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A $15.4bn write-down indicates declining fortunes for Kraft Heinz and other losses in asset value, meaning it views those assets as less valuable than before its merger.
A $15.4bn write-down indicates declining fortunes for Kraft Heinz and other losses in asset value, meaning it views those assets as less valuable than before its merger.

What Kraft Heinz’s write-down means for other consumer brands

RETAILER NEWS

By Uday Sampath Kumar and Nivedita Bhattacharjee - Feb 27th, 09:45

Shares of Kraft Heinz slumped 20% after the food company posted a quarterly loss, disclosed a Securities and Exchange Commission (SEC) investigation and wrote down the value of its Kraft and Oscar Mayer brands. 

The gloomy results highlighted the tough environment for the packaged food industry. The forecast from the company, which is one of billionaire Warren Buffett's largest investments, reflects changes in consumer trends away from processed foods to healthier alternatives.

The after-hours slump erased $12bn from Kraft Heinz's stock market value and left its shares trading at their lowest point since HJ Heinz Company bought Kraft Foods Group in 2015, to create the world's fifth-largest food and beverage company.

The $15.4bn write-down indicates declining fortunes of the iconic brands and other losses in asset value, meaning the company views those assets as less valuable than before the merger.

"We expect to take a step backwards in 2019," CFO David Knopf told analysts on a post-earnings conference call, promising "consistent profit growth" starting in 2020.

Kraft, which owns Velveeta cheese and Heinz ketchup brands, forecast adjusted earnings before interest, tax, depreciation and amortisation (ebitda) between $6.3bn and $6.5bn in 2019, lower than analysts' estimates of $7.47bn, according to IBES data from Refinitiv.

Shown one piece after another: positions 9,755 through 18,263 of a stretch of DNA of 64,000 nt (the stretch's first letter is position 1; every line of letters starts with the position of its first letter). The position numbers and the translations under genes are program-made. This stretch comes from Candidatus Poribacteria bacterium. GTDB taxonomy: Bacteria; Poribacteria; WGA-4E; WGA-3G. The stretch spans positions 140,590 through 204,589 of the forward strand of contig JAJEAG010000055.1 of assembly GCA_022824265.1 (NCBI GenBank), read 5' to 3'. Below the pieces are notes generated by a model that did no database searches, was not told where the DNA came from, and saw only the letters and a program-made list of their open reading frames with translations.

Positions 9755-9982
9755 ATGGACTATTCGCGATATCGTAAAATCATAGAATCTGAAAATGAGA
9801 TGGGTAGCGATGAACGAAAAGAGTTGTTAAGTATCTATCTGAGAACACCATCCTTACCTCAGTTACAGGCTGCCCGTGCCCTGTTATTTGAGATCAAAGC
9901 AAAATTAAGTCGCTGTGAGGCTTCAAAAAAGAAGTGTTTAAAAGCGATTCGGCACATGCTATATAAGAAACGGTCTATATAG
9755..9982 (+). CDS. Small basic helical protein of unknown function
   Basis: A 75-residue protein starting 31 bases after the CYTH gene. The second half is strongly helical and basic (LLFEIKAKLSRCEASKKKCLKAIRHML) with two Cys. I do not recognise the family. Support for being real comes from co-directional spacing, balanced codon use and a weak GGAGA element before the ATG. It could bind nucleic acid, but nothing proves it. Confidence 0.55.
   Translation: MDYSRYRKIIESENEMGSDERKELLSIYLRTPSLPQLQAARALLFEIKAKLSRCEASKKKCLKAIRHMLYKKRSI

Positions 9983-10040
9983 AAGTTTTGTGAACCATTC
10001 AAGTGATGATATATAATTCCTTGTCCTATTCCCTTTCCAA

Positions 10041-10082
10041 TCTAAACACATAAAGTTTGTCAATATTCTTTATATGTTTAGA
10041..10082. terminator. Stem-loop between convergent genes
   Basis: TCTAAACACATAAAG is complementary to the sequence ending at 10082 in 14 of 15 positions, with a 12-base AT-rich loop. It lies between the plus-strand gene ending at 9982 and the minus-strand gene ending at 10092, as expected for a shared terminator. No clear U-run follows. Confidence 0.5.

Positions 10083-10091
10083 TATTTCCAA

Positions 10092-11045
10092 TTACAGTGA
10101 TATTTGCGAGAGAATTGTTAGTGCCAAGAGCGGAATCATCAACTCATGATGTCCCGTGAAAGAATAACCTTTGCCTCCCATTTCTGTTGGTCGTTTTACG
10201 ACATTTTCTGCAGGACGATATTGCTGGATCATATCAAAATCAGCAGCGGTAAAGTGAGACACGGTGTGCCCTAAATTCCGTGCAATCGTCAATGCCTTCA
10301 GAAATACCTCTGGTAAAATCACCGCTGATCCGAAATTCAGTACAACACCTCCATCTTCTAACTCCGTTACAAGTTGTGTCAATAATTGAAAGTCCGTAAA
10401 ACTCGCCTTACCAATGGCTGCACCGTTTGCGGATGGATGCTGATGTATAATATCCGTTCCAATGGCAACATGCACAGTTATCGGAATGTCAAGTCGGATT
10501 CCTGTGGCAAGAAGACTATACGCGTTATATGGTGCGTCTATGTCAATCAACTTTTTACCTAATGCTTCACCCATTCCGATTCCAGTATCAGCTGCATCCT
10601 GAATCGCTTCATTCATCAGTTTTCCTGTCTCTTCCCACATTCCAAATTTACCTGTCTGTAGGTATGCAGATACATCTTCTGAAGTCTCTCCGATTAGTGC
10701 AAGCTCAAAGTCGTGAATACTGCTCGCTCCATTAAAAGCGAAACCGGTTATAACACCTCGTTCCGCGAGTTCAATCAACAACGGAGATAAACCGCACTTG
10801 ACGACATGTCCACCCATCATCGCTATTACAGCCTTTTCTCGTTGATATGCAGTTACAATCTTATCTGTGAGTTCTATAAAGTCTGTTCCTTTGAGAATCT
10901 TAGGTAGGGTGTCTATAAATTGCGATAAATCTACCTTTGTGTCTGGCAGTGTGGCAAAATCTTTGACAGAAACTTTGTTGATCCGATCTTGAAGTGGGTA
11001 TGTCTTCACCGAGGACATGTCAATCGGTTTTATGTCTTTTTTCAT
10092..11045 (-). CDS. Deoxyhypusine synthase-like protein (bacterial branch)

On a post-earnings call with analysts, CEO Bernardo Hees said the entire packaged foods industry would be likely to remain challenged, blaming the rising popularity of private label brands and higher commodity costs.

"Kraft Heinz is in a worse position than many other consumer packaged goods companies because it has got a very weak portfolio of brands. They are not delivering the level of growth that's needed in this sort of market," GlobalData Retail managing director Neil Saunders said.

The company, which competes with General Mills and Kellogg, cut its quarterly dividend to 40 US cents per share from about 63c per share.

Buffett's Berkshire Hathaway and Brazil's 3G Capital control Chicago-based Kraft Heinz.

In addition to lower-than-expected earnings, the company disclosed it had been subpoenaed by the US SEC in October, related to an investigation into its accounting policies, procedures and internal controls related to procurement.

The company said it was working on ways to improve its internal controls and determined the problems required it to record a $25m increase to the cost of products sold.

"That has really made a bad set of results even worse because it has also thrown some uncertainty into the mix," Saunders said.

For the quarter ended December 29, Kraft had a net loss of $12.6bn. It earned 84c per share on an adjusted basis, missing Wall Street estimates of 94c, according to IBES data from Refinitiv.

Net sales of $6.89bn fell short of analysts' estimates of $6.94bn in the reported quarter.
Business Live 

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